Jeff Record embarked on a round of “Genealogical Clue” in “‘Evan Evans with a candlestick’” in April. His mother was a child of divorce, with few memories of her father during her childhood:
“She could recall only the smallest amount; a forlorn white cat who cried for her when she left for school, her parents’ friends Ray and Lola, rumors about her grandmother’s early death, and tales about an old stagecoach, but little more. Then, as if out of the blue, I remember my mother perking up. It was as if a beautiful memory of a time with her father had just landed at her doorstep. She said, ‘Well, I remember my dad taking me to Denver once to see “Uncle Evan.”’ Eureka! the eleven-year-old genealogist in me exclaimed. However small it was, I finally had a lead…
“Mom recalled a large house with a big bay window high up overlooking Denver. I guess mom would have been about six years old at the time she’d visited Evan, and it was a wonder she could recall this much – or, indeed, if any of her memories were true. (In fact, the house looks to have been quite small, the window of average size and overlooking a city park…) She sensed her father felt very close to Evan and that this visit, whatever it was, was one paid out of gratitude and respect. Mom recalled that Evan and his wife Grace were kind people, and treated her fairly, though it was evident even to a little girl that they had never had any children of their own. Whatever this was, whatever this memory of my mother and her dad was, this visit to Even Evans was foundational, important in some way. But just who the heck was Evan Evans?”
David Allen Lambert reflected on a forebear who fought, unexpectedly, in the War of 1812 in a post published in May:
“I was intrigued that a forty-four-year-old man with a young family would have enlisted at his age. When I lecture on military records, I always stress the extreme age ranges of soldiers when they enlist. However, this time I failed to follow my own research advice! The record of his service was not with the Massachusetts State Militia but with the United States Army Light Artillery. Henry [Poor] enlisted 15 February 1814 at Newburyport (the record states January 15 or February 15), according to the online document from the database ‘U.S., Army, Register of Enlistments, 1798-1914’ on Ancestry.com.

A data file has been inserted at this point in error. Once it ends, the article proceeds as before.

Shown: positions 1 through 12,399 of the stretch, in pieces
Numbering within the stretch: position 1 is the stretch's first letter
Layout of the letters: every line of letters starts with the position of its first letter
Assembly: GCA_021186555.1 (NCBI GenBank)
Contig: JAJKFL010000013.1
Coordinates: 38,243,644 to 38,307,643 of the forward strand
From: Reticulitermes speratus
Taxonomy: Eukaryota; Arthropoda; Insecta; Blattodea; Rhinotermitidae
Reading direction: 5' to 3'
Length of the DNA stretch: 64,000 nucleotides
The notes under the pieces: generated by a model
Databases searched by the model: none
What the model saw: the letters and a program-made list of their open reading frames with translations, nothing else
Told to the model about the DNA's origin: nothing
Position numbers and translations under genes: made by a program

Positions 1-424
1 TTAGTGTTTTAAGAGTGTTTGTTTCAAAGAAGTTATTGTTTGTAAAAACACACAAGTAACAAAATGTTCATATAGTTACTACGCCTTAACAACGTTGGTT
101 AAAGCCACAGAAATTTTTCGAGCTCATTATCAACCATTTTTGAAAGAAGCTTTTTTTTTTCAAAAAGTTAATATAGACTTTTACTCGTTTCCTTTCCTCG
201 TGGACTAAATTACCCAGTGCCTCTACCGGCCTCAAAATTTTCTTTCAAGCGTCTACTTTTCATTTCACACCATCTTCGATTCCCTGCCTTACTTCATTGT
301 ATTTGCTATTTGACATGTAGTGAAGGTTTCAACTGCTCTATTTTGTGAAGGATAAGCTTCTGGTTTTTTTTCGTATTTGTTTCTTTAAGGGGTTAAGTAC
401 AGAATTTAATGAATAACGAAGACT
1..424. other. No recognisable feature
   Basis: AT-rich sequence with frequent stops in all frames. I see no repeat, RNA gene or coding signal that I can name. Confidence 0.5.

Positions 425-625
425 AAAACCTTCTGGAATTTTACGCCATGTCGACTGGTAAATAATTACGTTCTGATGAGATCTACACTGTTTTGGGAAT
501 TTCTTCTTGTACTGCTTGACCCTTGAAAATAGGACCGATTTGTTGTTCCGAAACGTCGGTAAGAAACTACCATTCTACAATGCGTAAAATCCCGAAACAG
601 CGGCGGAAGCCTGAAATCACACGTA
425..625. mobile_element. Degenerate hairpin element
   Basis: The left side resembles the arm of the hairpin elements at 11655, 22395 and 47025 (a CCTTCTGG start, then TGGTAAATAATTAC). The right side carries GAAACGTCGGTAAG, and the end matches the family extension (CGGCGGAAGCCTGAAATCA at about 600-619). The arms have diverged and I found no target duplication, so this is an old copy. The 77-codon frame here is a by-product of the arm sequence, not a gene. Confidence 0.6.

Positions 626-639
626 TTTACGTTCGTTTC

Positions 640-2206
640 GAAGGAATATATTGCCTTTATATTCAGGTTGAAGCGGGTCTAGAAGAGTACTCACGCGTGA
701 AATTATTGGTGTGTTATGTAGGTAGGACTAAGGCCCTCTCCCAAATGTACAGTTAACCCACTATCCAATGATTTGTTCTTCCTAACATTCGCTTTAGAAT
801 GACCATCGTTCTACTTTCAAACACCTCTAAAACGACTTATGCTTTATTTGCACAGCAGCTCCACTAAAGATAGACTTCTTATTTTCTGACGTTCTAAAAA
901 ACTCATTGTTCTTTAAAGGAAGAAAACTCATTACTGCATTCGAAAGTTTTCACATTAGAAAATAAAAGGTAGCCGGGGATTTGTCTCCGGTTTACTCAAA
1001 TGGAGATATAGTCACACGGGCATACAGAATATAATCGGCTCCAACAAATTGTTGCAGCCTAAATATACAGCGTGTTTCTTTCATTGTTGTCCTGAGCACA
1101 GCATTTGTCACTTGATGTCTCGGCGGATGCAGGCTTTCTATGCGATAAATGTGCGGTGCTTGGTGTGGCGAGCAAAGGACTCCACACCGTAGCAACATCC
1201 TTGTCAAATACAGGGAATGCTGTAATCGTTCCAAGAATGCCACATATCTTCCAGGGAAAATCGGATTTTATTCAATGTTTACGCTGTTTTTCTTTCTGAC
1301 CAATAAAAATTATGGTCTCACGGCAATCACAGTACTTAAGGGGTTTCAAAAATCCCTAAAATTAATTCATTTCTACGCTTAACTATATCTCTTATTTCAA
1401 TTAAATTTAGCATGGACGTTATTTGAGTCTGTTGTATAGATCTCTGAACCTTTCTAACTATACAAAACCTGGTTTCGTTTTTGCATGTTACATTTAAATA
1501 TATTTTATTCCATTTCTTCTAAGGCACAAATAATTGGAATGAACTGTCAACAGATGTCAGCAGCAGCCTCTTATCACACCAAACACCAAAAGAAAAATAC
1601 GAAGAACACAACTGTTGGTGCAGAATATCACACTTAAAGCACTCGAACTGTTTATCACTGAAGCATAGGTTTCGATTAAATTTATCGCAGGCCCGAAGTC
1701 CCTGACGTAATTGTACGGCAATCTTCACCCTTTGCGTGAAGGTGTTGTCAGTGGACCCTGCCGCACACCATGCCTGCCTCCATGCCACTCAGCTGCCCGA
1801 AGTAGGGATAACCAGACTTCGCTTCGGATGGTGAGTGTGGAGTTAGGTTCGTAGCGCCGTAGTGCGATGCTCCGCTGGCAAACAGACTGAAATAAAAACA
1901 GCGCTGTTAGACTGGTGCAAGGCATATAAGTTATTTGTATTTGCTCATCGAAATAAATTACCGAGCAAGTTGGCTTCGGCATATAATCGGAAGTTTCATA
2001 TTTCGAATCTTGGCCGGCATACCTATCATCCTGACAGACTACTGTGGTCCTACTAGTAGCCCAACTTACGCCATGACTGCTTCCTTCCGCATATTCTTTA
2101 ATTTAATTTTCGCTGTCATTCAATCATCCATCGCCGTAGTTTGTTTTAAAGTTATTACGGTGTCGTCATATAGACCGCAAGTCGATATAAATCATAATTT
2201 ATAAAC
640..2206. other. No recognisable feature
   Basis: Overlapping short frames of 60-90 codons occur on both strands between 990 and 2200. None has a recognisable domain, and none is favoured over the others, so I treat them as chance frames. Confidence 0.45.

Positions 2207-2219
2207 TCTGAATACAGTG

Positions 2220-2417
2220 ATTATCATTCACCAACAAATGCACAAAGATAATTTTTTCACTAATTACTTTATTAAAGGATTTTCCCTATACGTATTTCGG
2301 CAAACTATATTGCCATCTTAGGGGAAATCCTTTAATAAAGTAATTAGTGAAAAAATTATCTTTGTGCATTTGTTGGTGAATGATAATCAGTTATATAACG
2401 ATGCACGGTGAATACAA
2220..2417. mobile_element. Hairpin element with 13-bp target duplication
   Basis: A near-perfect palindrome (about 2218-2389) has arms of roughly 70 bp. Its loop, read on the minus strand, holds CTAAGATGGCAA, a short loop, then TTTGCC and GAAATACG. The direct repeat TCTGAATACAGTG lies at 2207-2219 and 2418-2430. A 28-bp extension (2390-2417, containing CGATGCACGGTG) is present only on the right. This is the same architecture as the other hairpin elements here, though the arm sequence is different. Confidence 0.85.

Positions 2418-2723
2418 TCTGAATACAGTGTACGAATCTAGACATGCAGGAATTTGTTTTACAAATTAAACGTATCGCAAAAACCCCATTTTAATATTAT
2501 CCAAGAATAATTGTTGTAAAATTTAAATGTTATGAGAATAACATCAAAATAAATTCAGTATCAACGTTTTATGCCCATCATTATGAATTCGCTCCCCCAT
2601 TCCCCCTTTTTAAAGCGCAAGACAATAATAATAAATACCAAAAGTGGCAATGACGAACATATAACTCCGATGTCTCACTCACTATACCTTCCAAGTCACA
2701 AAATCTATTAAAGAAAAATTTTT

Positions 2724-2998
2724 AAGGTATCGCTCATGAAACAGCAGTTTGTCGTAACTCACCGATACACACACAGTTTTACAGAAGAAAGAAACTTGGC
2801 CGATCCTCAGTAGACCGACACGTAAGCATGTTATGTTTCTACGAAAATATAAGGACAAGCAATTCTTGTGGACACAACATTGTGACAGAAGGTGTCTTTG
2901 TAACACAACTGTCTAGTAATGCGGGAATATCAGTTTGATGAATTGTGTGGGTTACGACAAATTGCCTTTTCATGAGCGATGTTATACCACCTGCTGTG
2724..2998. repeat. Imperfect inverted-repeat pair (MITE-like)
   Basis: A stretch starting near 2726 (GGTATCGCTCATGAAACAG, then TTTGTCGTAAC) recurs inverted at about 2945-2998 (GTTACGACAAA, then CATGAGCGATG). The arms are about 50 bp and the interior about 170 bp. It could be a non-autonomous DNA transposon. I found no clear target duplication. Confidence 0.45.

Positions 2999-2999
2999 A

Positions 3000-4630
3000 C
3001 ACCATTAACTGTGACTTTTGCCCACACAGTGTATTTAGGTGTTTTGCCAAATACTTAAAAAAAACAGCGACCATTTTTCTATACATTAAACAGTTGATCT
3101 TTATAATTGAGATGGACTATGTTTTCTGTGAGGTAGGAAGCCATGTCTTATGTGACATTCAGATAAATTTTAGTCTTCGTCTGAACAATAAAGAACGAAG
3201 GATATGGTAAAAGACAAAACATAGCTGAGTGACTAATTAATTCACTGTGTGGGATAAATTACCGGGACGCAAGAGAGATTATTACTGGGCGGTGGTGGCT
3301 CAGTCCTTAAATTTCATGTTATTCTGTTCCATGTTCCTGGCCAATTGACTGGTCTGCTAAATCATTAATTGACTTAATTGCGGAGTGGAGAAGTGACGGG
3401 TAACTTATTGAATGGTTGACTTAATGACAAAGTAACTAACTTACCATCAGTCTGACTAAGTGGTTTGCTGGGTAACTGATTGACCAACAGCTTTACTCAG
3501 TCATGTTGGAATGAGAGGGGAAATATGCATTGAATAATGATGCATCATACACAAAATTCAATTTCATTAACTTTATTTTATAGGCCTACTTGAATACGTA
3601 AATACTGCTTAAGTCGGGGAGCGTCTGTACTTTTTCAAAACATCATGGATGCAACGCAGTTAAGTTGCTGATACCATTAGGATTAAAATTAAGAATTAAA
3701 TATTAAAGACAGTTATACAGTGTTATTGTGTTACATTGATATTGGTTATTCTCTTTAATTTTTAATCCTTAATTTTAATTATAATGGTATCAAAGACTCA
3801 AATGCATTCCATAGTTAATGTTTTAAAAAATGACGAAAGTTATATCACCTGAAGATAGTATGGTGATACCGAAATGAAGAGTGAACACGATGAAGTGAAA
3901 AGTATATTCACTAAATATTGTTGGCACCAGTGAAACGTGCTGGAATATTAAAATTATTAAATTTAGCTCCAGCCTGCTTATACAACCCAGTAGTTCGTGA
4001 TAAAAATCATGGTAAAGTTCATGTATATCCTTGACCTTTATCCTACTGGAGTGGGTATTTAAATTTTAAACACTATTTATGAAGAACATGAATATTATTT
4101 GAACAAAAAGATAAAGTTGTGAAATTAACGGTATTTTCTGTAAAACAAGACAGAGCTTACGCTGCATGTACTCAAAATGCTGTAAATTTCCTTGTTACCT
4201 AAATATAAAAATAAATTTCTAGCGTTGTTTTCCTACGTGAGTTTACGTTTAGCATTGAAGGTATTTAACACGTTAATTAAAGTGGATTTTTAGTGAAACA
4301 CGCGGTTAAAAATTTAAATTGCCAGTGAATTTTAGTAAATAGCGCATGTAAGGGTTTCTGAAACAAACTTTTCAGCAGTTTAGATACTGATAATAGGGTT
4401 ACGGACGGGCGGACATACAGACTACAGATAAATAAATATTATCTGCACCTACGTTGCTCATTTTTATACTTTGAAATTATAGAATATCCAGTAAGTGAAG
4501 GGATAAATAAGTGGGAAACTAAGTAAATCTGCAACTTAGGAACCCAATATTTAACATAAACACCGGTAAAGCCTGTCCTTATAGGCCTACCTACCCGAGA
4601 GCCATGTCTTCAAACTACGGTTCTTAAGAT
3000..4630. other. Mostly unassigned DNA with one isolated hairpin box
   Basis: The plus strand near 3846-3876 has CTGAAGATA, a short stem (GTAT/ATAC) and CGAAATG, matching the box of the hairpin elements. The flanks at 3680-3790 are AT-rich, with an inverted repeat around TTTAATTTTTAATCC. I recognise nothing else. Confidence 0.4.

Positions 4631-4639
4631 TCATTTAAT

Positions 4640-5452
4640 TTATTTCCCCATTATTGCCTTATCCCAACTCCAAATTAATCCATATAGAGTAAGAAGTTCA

“Besides now learning his height, I learned that he had grey hair and eyes and a fair complexion. Without a painting or photograph these descriptive facts would have been lost if he had not enlisted. The unit in which he served was under the command of Captain Francis Stribling. Henry’s military rank was that of an artificer. An artificer in the Light Artillery would assist with loading the cannons as well as repairing them. Henry was a carpenter and a cabinetmaker in civilian life. Were these skills put to use to repair the cannon carriages in battle? Henry was active in his unit when they participated in the Battle of Plattsburgh, also known as the Battle of Lake Champlain, 6-11 September 1814. This battle was the final British invasion of the northern region of the United States.”
In June, Jennifer Shakshober found unexpected detail in the life of an ancestral aunt named Barbara:
“…I had initially been interested in Barbara Shakshober as a key to my German origins. In high school, I contacted the New York City Municipal Archives to request her birth record, but no record was found. Yet the Gaul divorce file [from Vermont] reveals the significance of Barbara’s story in its own right: a nineteenth-century young woman born to immigrant parents, compelled to marry for the sake of her unborn child. It hints at the working woman she would become and the strength of her relationship with her only child, Ralph. Barbara passed her final years in the home of her youngest sister Sybilla Phillips, at whose home she died on 29 November 1934.”
3 thoughts on “2021: the year in review”
What is the story behind the John Thompson house and it’s location.
See my post from July – https://vitabrevis.americanancestors.org/2021/07/ancestors-in-northern-new-england/ – the illustration of the home is from A history of the town of Industry, Franklin County, Maine, between pages 44 and 45 – https://babel.hathitrust.org/cgi/pt?id=loc.ark:/13960/t7pn97q25&view=1up&seq=53&skin=2021